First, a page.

I’ve been really looking forward to the beginning of each new month lately, and not just because it’s an arbitrary excuse to reset my goals and try to get more done than in the previous month. No, it’s mainly because it means I’ll get to see a new batch of the brilliant Star Trek episodic posters artist Juan Ortiz has been serving up for a while now. This month is no different.
Here’s the skinny: Ortiz set out to create an original, retro-style poster for each and every one of the Original Series Trek episodes. It’s a monumental task, but it’s definitely been worth it in the opinion of this humble Trek fan. Check out the February posters, along with Ortiz’ comments from StarTrek.com, below.
The dragon’s fire certainly serves several functions. Did you plan that, or did you start with fire and expand it to the face and on upward?
Ortiz: It was planned, but I didn’t plan on how well it turned out. With the red coming out of the face, it looks as if he’s contemplating his destiny in the stars.
You also have an unusual amount of copy down below. What led to that choice?
Ortiz: When I was done with the art, I felt the bottom of the page needed something to ground the dragon with. While I was designing the poster, I imagined it as an advertisement in the old TV Guide magazine. I was going to write down the time and channel info, but I went instead with something that T’Pau, the Vulcan elder, had said in the episode.
”Day of the Dove” is next. What were your inspirations for that?
Ortiz: This one was loosely inspired by Saul Bass’ Spartacus (1960) movie poster. My original idea had the glowing red entity hovering above the Enterprise, but I felt that a Klingon element needed to be added.
We love the colors and graphics you employed on “Operation: Annihilate.” It’s all very stylized, from the uniform to the phaser fire. Take us through your choices…
Ortiz: I never know where the ideas are going to come from. This one was inspired by crate labels for oranges. A lot of the stylizing was done so that the phaser would be highlighted, almost framed within the illustration. Kirk’s collar, the phaser fire and the hand all draw attention towards it.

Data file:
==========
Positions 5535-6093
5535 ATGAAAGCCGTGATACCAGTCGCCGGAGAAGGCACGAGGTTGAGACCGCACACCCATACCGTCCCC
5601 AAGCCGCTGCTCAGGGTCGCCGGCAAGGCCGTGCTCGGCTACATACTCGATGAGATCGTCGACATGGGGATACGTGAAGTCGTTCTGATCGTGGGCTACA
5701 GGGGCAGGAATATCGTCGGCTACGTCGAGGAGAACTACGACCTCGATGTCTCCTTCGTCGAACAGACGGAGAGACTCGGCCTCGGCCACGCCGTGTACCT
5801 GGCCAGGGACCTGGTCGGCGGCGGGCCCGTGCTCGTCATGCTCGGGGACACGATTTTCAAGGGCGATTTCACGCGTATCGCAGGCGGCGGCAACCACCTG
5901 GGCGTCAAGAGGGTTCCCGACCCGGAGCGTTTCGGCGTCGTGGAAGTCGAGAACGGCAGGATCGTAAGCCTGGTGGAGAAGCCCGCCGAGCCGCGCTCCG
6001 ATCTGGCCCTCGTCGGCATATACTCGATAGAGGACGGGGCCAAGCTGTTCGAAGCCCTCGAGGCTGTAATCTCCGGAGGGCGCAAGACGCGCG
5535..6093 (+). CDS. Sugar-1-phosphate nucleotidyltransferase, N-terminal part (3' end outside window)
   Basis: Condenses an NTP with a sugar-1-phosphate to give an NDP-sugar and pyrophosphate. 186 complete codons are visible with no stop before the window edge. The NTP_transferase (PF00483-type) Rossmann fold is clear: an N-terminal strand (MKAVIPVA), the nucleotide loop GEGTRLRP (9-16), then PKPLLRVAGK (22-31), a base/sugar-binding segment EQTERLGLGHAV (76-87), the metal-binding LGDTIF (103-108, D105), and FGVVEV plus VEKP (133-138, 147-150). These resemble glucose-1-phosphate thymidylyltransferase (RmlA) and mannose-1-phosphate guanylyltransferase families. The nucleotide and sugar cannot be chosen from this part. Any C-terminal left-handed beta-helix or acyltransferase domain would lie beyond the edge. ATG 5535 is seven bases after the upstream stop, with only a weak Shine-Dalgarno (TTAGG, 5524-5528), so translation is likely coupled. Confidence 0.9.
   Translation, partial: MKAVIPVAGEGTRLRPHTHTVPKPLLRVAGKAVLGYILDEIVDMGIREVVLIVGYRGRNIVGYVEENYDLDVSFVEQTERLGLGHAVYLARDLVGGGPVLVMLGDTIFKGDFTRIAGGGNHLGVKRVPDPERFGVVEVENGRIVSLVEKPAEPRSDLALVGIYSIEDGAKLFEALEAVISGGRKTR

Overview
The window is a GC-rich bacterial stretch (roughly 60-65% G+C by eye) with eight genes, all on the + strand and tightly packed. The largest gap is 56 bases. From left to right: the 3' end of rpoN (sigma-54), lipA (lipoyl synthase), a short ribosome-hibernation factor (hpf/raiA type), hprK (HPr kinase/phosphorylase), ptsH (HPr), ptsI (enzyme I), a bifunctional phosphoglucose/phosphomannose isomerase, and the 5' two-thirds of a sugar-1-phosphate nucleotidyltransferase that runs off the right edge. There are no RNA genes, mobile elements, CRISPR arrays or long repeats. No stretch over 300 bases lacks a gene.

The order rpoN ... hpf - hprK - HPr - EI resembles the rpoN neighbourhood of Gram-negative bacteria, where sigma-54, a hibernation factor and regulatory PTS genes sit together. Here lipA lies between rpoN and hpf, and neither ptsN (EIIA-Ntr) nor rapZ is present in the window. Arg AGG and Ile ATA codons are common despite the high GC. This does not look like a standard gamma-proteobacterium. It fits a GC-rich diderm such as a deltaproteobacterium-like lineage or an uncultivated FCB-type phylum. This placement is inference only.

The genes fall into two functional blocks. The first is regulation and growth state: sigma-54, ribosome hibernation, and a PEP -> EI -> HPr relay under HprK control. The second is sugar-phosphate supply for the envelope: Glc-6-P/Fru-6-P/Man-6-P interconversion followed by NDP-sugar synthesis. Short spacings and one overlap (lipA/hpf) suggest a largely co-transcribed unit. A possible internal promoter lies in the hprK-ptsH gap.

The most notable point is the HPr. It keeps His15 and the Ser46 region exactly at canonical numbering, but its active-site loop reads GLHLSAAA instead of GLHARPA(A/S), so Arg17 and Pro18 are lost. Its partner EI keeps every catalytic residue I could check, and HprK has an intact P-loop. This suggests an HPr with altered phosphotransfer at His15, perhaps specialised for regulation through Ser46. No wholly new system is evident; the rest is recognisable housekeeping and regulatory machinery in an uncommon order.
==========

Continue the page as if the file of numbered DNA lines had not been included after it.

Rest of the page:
“Is There in Truth No Beauty” is evocative and stark, and pretty much just black and white. What were you aiming for with this one?
Ortiz: This one was inspired by Saul Bass’ Birdman of Alcatraz movie poster. Originally, I was going to have the visor on Spock, but I felt that it was covering up too much of his face. I was hoping for a feeling of solitude. Spock always seemed like a lonely figure to me, always in thought.
Is that image of Nimoy/Spock a photo, from footage or something you created? The angle of the eyes, the prominence of the eyebrows and the evenness of the lips speak volumes. Take us through your decisions…
Ortiz: The image started out as a photo of Spock from an episode. I pumped up the contrast in photoshop to where it’s mostly just shapes. Then I transferred the image to illustrator where I deleted parts of it and added texture and color. I knew the poster would work well from a distance, but the texture and color was done so that it would at least seem interesting up close.
If you were going to hang one of these on your own wall, which one would it be and why?
Ortiz: This is a tougher choice than last month, but I might have to go with “Amok Time.” This one is a bit on the conceptual side, as you can probably tell by the image of the Enterprise. I think the added elements, like the dragon helps to expand upon the TOS universe, the way the Gold Key comics did. The dragon can also be viewed as a representation of Spock’s “burning” need.